The American economy is still grappling with the implications of COVID-19 and the lockdown-induced recession.
The Business Cycle Dating Committee at the National Bureau of Economic Research — which tracks the length of American recessions and expansions — defines a recession as the time between a “peak” and “trough” in economic activity. Last year, economic activity peaked in February before bottoming out in April — meaning that the recession of 2020 was the shortest ever recorded in American history.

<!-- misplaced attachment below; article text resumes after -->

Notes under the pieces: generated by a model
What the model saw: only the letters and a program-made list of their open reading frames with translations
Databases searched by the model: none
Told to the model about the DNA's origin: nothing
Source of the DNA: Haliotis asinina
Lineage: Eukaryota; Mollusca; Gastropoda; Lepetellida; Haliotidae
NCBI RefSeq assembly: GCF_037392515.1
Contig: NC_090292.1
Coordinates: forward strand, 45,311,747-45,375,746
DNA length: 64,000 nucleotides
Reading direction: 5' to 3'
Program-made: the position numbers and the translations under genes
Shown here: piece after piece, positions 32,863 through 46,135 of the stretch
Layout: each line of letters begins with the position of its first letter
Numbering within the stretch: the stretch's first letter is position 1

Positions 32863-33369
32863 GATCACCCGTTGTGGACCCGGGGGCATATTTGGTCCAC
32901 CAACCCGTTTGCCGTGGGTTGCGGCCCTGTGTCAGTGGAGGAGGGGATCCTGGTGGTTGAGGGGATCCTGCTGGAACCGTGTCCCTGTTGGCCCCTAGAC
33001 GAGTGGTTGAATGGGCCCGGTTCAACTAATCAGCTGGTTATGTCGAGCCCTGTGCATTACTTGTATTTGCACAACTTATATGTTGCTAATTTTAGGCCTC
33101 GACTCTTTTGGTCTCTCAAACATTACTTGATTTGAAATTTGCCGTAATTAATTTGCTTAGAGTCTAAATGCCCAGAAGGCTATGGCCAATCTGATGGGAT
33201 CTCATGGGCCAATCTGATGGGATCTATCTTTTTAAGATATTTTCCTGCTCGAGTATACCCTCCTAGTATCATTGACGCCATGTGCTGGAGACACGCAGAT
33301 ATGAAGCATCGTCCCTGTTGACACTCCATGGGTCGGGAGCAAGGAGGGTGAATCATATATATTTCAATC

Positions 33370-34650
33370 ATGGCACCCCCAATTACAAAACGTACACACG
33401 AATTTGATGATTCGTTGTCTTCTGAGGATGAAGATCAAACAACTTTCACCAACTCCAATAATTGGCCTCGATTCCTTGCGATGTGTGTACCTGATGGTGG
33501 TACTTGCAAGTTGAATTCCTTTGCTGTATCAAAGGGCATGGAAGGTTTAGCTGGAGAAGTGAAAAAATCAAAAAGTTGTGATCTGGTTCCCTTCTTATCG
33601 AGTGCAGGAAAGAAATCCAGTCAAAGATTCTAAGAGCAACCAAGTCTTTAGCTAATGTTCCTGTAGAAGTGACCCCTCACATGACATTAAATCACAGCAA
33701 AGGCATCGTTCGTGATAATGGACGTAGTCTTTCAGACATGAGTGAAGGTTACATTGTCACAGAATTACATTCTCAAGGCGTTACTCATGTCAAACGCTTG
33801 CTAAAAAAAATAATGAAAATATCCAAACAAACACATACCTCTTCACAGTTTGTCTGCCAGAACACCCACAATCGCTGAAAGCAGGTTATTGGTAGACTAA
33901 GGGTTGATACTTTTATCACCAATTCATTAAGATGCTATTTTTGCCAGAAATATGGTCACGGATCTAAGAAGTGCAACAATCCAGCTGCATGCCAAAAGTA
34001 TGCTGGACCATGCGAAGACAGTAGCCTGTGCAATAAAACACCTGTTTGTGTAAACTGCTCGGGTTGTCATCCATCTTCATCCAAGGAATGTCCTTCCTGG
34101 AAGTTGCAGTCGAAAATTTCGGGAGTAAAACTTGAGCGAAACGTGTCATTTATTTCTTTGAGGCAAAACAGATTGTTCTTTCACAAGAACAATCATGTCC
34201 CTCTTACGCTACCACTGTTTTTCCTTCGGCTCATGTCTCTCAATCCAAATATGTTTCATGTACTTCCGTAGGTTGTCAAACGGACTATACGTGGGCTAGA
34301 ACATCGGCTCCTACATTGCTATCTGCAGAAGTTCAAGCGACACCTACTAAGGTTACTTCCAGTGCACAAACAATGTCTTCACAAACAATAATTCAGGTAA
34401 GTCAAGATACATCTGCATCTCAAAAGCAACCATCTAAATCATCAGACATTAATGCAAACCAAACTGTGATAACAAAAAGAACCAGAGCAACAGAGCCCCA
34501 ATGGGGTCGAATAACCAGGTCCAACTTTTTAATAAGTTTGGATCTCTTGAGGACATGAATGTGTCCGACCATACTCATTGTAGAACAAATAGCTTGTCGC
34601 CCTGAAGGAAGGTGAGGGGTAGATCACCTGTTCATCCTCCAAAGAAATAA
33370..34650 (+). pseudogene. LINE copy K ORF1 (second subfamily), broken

Nevertheless, the federal government responded more aggressively than in any previous downturn. In March 2020, President Trump signed the $2.2 trillion CARES Act; in December 2020, he signed another $900 billion aid package. In March of this year, President Biden approved the $1.9 trillion American Rescue Plan.
Some silver linings emerged from last year’s recession. However, policymakers’ responses to the spread of COVID-19 carry massive implications for the American economy. Here are the many lessons that Americans ought to take from the 2020 recession — the good, the bad, and the ugly.